Horses get ulcers. And when it comes to ulcers, an ounce of prevention is worth a pound of cure.
Studies have shown that up to 90% of race horses have gastric ulcers. And 60% of show horses. Even if your horse doesn't compete, there's a high probability they'll develop ulcers at some point.
How does this happen?
Gastric ulcers are formed when the lining of the stomach is eroded by your horse's natural stomach acid. This creates sores that cause irritation in your horse and can begin to lead to bad behavior or sensitivity to the touch, like with "cinchy" or "girthy" horses.
Horses are meant to graze all day on grass, which in many cases isn't possible. Constant grazing helps to buffer the acid and prevent the lining of the stomach from being eroded by excess stomach acid. If you feed your horse twice a day, the acid is building up in between feedings and may be causing ulcers.
Stress is another potential cause of gastric ulcers in horses. Training, hauling, unfamiliar environments, etc can all lead to ulcers.
Risk factors for equine ulcers:
- Infrequent feedings
- Intense exercise
- Grain-based diet
- Limited turnout
While the only way to definitively know if your horse has ulcers is through gastroscopy, there are hints that your horse is giving you.
Equine gastric ulcer symptoms:
- Sensitive to the touch around the belly or flank (cinchy/girthy)
- Weight loss / poor appetite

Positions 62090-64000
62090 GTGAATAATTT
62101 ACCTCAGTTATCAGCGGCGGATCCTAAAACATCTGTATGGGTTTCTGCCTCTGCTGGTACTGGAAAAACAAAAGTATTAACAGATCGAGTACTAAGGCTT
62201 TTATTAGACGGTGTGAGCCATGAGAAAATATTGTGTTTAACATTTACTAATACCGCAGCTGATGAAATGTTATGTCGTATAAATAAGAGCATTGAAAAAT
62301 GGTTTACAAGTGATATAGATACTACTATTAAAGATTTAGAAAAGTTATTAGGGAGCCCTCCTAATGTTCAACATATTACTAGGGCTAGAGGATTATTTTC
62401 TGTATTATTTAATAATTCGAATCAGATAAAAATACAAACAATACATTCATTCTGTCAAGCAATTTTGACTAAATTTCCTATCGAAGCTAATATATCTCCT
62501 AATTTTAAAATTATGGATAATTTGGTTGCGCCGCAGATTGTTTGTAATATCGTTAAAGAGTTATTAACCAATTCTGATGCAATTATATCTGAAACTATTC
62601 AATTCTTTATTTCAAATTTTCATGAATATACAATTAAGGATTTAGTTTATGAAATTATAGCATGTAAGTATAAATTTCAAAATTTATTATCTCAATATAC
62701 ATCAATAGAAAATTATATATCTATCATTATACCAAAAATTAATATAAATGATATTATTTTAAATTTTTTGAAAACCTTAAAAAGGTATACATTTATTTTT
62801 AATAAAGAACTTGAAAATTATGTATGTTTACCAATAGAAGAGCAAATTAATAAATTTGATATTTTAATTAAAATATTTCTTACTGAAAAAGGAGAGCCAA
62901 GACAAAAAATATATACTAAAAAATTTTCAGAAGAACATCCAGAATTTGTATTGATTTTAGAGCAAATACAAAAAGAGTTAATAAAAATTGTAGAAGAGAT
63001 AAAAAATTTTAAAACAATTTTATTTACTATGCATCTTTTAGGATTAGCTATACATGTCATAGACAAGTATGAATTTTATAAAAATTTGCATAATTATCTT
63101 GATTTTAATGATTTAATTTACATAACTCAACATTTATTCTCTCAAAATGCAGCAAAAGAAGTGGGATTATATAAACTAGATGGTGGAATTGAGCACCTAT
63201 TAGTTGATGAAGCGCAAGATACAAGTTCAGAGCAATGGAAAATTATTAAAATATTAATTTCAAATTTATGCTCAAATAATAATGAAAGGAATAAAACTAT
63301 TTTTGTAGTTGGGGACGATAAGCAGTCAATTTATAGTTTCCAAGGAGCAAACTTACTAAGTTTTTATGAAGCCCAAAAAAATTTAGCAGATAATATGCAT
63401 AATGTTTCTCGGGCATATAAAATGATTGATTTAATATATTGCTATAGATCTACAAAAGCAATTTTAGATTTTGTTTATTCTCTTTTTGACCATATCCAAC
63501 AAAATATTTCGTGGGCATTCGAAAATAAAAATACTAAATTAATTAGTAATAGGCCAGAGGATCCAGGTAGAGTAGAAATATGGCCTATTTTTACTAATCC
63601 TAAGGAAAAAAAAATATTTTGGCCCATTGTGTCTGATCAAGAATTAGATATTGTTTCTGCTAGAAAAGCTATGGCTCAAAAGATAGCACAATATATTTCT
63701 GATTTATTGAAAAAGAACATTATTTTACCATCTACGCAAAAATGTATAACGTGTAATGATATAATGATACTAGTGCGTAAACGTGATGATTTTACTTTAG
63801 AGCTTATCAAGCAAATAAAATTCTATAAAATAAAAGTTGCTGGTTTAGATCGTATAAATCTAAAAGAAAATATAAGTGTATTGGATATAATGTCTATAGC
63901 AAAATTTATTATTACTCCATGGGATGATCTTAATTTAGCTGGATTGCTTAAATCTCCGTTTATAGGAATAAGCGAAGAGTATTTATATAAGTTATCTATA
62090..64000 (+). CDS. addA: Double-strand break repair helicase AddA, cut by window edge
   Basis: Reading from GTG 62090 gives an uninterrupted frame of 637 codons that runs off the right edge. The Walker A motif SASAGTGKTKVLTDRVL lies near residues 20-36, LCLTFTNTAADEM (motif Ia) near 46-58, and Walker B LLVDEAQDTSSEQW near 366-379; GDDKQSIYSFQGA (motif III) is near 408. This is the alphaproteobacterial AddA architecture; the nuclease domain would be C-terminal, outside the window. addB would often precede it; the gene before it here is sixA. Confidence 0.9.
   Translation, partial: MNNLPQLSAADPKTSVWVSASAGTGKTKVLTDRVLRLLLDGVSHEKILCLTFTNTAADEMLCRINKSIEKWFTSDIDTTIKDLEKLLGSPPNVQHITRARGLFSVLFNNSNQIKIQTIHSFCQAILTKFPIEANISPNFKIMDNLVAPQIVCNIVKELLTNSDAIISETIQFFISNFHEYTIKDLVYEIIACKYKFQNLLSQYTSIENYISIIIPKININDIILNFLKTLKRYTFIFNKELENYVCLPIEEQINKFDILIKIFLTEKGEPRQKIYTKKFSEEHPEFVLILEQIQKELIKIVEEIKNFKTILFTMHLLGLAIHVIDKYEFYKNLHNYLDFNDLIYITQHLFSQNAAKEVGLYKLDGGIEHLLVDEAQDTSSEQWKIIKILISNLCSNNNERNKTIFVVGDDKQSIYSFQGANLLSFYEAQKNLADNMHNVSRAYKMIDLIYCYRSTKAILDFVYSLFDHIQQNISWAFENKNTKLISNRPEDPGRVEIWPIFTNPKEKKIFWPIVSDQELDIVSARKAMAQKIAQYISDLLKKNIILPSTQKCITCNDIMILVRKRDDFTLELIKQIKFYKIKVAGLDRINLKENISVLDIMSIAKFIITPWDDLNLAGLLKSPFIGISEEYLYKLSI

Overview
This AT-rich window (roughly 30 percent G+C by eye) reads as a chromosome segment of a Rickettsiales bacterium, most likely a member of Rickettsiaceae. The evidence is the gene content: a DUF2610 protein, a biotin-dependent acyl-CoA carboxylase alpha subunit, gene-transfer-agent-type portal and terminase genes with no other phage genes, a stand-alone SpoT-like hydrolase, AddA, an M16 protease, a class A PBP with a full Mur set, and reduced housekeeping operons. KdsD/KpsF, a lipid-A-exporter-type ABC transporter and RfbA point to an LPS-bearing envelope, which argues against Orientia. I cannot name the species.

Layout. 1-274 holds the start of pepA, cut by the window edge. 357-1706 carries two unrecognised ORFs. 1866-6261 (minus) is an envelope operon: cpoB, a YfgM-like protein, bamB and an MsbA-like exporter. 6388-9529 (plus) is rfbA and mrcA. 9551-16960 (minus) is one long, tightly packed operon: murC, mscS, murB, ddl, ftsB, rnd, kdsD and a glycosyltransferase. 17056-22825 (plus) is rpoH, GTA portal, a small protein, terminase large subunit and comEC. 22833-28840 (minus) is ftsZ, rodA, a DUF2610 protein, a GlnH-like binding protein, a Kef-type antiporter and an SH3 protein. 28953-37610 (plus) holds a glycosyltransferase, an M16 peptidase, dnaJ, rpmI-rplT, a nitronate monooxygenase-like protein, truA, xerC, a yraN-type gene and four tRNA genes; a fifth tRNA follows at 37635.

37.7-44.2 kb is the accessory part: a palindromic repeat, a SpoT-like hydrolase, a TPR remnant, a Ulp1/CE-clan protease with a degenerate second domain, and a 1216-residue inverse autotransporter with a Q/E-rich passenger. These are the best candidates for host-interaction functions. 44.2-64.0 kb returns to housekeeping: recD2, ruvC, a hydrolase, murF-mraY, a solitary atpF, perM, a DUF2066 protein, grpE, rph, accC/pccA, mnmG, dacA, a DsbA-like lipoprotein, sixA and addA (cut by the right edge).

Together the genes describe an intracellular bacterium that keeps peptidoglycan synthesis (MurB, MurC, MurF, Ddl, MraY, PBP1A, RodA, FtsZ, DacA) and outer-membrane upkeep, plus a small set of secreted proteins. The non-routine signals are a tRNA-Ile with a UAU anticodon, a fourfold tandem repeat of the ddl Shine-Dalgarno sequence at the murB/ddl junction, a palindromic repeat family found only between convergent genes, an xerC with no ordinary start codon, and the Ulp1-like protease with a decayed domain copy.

- Changes in coat
- Poor behavior
- Wood chewing / eating dirt
If your horse is exhibiting any of these symptoms, you may want to take steps to address the root causes of ulcers and give your horse's body the chance to heal.
You can start by doing what you can to bring your horse's feeding in line with the way nature intended. If you have access to open pasture, that is great and will allow your horse to graze forage slowly throughout the day. If you're like a lot of horse owners these days, that isn't a possibility. You may want to look into purchasing a slow feeder instead. A slow feeder will help simulate grazing and will help keep the stomach acid buffered throughout the day. If possible, be sure to keep the slow feeder on the ground, since chewing with the head low is more in line with the horse's natural physiology.
Another thing you can proactively do to prevent or mitigate ulcers is to feed a daily gastric support supplement. MagnaGard and MagnaGard Plus are all natural gastric support supplements. MagnaGard alkalizes the gut, binds toxins, and provides essential trace minerals that promote overalls health. Those who feed MagnaGard report calmer horses, improved appetite, improved coat, and overall better behavior. Since it is an all natural supplement, it can be fed indefinitely to help prevent ulcers.
If your horse's ulcers are causing serious problems, you should talk to your vet about a treatment plan. Your vet may recommend a gastric supplement as well as omeprazole. Omeprazole is a medication approved by the FDA for treatment of equine ulcers. It works by suppressing stomach acid production and may be a good short-term solution for addressing acute problems.
Tips for preventing/addressing gastric ulcers:
- Use a slow-feeder to simulate grazing
- Feed a daily gastric support supplement like MagnaGard
- Talk to your vet, administer omeprazole